Famous Writers Who Held Regular Jobs While Pursuing Their Passion

Famous Writers Who Held Regular Jobs While Pursuing Their Passion

“There is no greater agony than bearing an untold story inside you.”

Maya Angelou, I Know Why the Caged Bird Sings

It’s true what they say- anyone can write. You don’t have to be born a writer or into a family of literary geniuses. All you need is the passion to create worlds out of words. Some of the best writers in literary history started out with less inspiring day jobs. Long before they became the literary virtuosos we know them to be, these authors had normal day jobs to support themselves. This did not stop them from dreaming and going forth to fulfil their potential. In fact, many of their writings and incidents in the books were inspired by their jobs. 

It has been found that people who pursued their passion of writing while working other jobs succeeded exceptionally. This is because of their ability to incorporate their skills and experiences into their writing. The lives of these famous authors outlined in the blog below will provide you with inspiration to begin writing from your office desk itself.

  1. Charles Dickens

Charles Dickens is renowned for birthing some of the most famous novels during the Victorian age. Almost every novel of his– David Copperfield, Oliver Twist or Hard Times, is now a classic. But he did not start out as a periodical writer. Charles Dickens was born into poverty and worked in a factory pasting labels onto pots of boot polish since he was twelve years old. A victim of the dark side of the Industrial Revolution, he worked 10 hours a day and earned a weekly wage of six shillings. When things improved, he started working as a freelance journalist and legal clerk in a London law office. Gradually, his writing attracted notice and he went on to become a successful novelist.

  1. Agatha Christie

Agatha Christie will live forever as the beloved queen of crime. But did you know that Christie qualified as a pharmacist’s assistant until the end of World War I? When the UK declared war on Germany in 1914, Agatha Christie quickly joined the Voluntary Aid Detachment and spent the next four years attending injured troops at a military hospital. She later went on to publish her first novel Mysterious Affair at Styles by drawing on her knowledge of pharmaceuticals, especially poisons. More interestingly, she started writing partly in response to a challenge from her sister Madge that she couldn’t write a good detective story. But mostly, she wrote to relieve the monotony of the dispensing work which she was doing. Christie has left us with gifts in the form of the beloved detectives Hercule Poirot and Miss Marple.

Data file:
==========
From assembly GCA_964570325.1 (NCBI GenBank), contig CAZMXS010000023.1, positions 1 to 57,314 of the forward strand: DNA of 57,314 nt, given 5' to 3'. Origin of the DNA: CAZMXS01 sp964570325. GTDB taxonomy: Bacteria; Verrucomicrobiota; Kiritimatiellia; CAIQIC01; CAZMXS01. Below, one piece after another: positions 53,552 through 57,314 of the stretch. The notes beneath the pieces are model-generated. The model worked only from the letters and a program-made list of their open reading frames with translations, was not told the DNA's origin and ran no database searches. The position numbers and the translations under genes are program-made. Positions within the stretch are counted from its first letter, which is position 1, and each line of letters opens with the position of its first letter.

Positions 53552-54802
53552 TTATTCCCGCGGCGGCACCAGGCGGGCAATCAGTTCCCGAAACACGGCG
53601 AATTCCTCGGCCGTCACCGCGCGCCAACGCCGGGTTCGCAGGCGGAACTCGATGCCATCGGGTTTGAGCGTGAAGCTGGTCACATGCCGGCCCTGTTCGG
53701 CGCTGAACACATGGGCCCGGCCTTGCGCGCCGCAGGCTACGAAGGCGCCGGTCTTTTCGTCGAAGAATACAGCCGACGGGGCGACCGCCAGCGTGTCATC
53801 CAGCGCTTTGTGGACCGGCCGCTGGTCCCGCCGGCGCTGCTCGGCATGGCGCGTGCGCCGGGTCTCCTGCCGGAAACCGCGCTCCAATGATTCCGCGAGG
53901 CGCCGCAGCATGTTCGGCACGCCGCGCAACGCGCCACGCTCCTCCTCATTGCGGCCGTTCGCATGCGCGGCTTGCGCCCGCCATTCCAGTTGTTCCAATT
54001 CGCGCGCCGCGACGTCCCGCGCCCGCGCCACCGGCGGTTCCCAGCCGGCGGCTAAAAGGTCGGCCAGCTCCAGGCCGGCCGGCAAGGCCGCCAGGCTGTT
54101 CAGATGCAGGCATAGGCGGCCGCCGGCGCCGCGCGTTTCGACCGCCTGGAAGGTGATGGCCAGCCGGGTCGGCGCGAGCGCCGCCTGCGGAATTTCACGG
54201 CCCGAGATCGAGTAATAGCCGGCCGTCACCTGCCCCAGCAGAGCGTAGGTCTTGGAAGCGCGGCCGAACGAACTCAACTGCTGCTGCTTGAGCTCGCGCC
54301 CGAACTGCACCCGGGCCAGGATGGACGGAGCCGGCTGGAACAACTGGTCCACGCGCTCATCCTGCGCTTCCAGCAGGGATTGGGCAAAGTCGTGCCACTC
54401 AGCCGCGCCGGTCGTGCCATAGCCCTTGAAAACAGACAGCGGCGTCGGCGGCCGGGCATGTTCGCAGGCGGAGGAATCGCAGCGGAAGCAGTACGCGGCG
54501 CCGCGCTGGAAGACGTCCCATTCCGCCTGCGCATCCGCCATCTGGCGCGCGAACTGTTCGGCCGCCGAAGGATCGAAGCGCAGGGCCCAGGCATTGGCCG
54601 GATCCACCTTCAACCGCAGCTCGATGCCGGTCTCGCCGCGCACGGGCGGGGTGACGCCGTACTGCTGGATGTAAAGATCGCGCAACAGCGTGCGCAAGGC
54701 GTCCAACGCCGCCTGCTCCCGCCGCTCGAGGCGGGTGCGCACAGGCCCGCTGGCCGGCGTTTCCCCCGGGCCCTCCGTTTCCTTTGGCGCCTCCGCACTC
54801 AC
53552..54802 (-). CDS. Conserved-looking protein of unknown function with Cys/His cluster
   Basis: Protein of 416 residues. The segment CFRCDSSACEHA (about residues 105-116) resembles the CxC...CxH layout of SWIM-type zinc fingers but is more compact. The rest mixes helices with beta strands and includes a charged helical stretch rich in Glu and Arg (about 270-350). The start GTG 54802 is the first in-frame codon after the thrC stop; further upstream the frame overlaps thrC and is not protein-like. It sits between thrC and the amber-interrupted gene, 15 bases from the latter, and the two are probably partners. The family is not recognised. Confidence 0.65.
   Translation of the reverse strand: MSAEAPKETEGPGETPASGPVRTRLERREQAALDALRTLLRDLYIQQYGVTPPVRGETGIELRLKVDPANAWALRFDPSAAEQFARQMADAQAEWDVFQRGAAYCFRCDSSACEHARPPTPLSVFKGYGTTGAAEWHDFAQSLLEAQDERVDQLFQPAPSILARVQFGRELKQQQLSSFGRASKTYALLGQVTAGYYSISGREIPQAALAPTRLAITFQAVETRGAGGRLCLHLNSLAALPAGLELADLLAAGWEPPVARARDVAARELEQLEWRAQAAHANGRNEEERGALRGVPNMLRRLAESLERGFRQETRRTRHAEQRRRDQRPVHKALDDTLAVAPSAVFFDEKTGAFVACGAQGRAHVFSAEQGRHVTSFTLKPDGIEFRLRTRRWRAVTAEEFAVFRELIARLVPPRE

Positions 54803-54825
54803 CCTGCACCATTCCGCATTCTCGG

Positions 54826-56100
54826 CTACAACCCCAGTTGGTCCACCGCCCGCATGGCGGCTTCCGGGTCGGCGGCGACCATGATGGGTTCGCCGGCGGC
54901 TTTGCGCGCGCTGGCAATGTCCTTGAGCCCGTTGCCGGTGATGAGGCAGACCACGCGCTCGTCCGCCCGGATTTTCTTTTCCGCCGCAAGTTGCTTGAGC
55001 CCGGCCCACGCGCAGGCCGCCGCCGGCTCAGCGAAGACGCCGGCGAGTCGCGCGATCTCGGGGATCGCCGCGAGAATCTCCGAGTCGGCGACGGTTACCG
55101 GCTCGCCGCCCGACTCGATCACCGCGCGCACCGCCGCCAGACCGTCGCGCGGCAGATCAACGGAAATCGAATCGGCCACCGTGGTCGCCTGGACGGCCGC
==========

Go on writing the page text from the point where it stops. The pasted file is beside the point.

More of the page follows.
1. Stephen King

Known for his hair-raising, chill-inducing novels like The Shining, It and Carrie, Stephen King has dominated the horror genre for half a century. His bestselling novels have been adapted to the big screen, and have become blockbusters as well. As a boy, King discovered a box of fantasy-horror fiction books that had belonged to his father, and he devoured them all. This is where his passion for writing began and by the time King was seven, he had begun writing his own stories. However, while writing and submitting short stories he had to sustain himself through odd jobs. To earn money, he worked as a janitor, a gas pump attendant, and as a worker at an industrial laundry facility. Yet, he did not give up on his true calling and continued to persevere.

  1. Harper Lee

In 1960, Harper Lee wrote To Kill a Mockingbird, which changed the course of literary history in America by boldly foregrounding the issue of racial injustice. Before this, she held the day job of an airline ticketing agent. Having dropped out of law school, a young Lee moved to New York to pursue a writing career. To pay her way, she had to work as a ticket agent for Eastern Airlines and British Overseas Airways Corporation. All the while, she continued to write articles and short stories in her spare time. In 1956, her fate turned. Broadway composer Michael Brown, whom Lee had met through her childhood friend-turned-writer Truman Capote, gave her one year’s wages as a Christmas present, along with a note which read “You have one year off to write whatever you please.” A year later, Lee turned in her first draft of To Kill a Mockingbird to her agent.

  1. J.K. Rowling

  “All I ever liked about working in offices was being able to type up stories on the computer when no one was looking. I was never paying much attention in meetings because I was usually scribbling bits of my latest stories in the margins of the pad, or choosing excellent names for the characters.”

J.K. Rowling

 J.K. Rowling overcame rejections from a dozen publishers before going to become one of the most successful and widely read authors in the history of the world. Before and even while creating the magical world of Harry Potter, she lived a disenchanting life. She struggled as a single mother surviving on government aid while also working as a \secretary at Amnesty International. As the above quote shows, while working at a desk job, she dreamed up magical worlds and fascinating characters. At the end of 1993, she had, in her words, “half a suitcase full of papers covered with stories about Harry Potter.”

These author’s lives are a testament to the power of dreams. To them, a daily job was not an impediment to fulfilling their passion. If you’re also like them, filing papers and meeting deadlines all while conjuring magical tales, don’t give up. The stories of the lives of our favourite authors can encourage us to continue to dream and write our own life stories into being.

Leave a Reply

Your email address will not be published. Required fields are marked *

Close Bitnami banner